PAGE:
Ms. Safrin also advocates for pay-for-performance programs that would incentivize hospitals and physicians to reduce C-Section rates. With the passage and implementation of the Affordable Care Act, pay-for-performance programs have become more popular as a means to help curtail some of the expenses surrounding healthcare and insurance. Why not extend this to hospitals and physicians in the form of bonuses and other forms of recognition?
Another suggestion for reducing C-Section rates is curtailing the ability of malpractice insurers to explicitly or covertly refuse to cover vaginal births after Caesarean Section (VBAC) or vaginal delivery of more than one baby at a time. While many malpractice insurers do not include specific wording of such a rule in their policies, fmany patients and physicians have noted that they have heard their insurer would not cover a VBAC or an attempted vaginal delivery for twins. Ms. Safrin questions why business is involved in healthcare decisions, especially given that Consumer Reports revealed in 2016 that after an evaluation of 1200 hospitals, almost half of all C-Sections could have been avoided. The author believes that C-Sections have become a defense, allowing a physician to say that by performing a C-Section, they did everything they could to prevent injury or harm to the mother or infant.
Finally, Ms. Safrin calls for publicly available C-Section rates for hospitals and individual physicians. Currently only Massachusetts and New York are the only two states who have legally required such information to be made public. While hospitals self-report data to other safety and research groups, those groups do not disclose the data to the public. Instead, the information is used for the group to render a score or an endorsement of the hospital. The author further suggests that the Centers for Medicare and Medicaid Services include C-Section rates as part of their quality assessment of hospitals.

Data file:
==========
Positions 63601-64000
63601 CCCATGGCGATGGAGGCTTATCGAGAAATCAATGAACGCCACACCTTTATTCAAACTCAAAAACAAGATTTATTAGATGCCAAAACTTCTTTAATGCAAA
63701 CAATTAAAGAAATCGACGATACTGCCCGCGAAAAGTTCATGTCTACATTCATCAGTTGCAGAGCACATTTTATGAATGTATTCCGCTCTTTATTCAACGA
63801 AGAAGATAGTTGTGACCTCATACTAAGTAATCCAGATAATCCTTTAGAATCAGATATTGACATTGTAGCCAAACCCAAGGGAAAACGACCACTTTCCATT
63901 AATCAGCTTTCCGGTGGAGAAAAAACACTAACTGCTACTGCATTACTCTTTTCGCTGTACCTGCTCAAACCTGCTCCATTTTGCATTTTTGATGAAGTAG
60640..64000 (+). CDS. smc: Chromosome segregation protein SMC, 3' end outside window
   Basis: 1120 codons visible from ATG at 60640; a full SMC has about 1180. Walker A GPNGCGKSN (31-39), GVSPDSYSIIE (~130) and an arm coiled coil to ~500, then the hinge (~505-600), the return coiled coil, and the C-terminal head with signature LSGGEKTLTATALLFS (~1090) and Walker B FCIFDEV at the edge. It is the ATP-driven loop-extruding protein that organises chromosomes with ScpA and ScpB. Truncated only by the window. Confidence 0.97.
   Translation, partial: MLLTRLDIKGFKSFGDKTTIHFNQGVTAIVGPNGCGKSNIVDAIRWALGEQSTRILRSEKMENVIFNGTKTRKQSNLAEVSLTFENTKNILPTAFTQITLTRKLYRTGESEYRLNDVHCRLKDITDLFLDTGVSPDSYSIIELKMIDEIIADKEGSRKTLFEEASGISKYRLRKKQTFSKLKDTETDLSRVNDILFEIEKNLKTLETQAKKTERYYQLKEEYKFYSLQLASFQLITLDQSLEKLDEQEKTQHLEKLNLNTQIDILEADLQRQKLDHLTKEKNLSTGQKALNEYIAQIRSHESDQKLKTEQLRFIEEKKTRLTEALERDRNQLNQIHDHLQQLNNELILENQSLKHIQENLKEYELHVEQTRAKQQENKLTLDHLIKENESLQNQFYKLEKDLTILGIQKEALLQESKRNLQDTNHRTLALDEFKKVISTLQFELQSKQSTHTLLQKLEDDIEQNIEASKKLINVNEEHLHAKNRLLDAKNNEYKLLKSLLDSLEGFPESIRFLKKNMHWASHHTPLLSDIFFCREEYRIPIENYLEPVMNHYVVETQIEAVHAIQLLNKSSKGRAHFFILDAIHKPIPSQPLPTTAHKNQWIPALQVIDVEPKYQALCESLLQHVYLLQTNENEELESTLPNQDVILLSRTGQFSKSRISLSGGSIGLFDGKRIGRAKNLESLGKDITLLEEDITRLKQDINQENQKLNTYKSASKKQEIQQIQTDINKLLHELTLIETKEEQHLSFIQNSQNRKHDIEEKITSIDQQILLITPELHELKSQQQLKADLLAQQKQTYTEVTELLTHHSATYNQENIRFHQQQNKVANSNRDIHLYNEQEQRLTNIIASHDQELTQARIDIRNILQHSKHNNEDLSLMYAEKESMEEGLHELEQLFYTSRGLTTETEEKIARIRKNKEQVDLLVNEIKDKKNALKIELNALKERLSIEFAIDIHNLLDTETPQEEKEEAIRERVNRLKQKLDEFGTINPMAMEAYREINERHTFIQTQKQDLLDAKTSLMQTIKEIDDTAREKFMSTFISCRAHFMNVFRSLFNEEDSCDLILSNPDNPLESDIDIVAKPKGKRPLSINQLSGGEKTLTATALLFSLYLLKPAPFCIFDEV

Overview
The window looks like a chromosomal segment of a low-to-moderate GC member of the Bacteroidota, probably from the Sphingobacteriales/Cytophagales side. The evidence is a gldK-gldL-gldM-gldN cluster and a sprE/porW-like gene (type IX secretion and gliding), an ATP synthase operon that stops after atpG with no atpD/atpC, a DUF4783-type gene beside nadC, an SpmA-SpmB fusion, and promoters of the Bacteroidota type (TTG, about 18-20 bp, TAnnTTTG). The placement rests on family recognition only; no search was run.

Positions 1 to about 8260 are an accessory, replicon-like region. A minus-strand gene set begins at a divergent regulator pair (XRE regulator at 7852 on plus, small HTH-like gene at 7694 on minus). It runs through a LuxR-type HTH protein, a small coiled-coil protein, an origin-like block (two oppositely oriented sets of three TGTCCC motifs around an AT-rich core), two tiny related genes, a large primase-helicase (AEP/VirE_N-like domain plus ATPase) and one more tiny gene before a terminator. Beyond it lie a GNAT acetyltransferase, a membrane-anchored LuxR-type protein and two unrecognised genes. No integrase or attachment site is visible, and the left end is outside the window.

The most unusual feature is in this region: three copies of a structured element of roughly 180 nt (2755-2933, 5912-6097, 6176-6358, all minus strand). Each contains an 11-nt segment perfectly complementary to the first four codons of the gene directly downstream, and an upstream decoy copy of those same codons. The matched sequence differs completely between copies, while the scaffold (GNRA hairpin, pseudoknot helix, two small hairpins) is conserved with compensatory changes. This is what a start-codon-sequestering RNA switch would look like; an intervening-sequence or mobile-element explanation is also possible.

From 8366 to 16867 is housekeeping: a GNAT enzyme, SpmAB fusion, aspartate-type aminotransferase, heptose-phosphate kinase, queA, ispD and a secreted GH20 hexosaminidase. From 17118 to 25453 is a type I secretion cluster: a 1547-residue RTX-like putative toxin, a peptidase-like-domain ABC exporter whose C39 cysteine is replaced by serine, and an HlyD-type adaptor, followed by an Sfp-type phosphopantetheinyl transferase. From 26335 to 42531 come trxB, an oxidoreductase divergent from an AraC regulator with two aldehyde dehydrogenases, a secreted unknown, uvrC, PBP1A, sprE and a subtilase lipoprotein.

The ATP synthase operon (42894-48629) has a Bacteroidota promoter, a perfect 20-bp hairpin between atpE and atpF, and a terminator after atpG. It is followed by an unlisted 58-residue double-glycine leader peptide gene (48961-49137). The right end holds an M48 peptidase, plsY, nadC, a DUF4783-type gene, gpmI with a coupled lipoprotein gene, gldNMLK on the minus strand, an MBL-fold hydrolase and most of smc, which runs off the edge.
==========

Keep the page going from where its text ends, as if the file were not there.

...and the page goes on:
In conclusion, while there are certainly situations in which a C-Section is appropriate, the fact is that they are performed more often than necessary. The blame has always been that physicians feel forced to perform C-Sections to avoid lawsuits, but there seems to be more at play than lawsuit fear. Factors such as less compensation for physician time, potential for not receiving payment for a VBAC or vaginal delivery of multiples, and plain old habit seem to be driving the record high number of C-Sections in this country. If the ACOG is even calling for a reduction, it’s time to stop pointing fingers in the wrong direction and start changing the system.
Birth Injury Attorneys
If you have been injured by medical professionals making a mistake while performing a c-section (including not performing the procedure in a timely manner), you need to speak with an experienced birth injury attorney. The attorneys at Levin & Perconti have worked on hundreds of cases like this. For example, we achieved a $4.5 million settlement for a child who suffered cerebral palsy when a physician failed to perform a timely c-section after fetal distress was detected. Call us at 312-332-2872 or 877-374-1417 or complete our online personal injury case form and someone will get back to you promptly for a free consultation.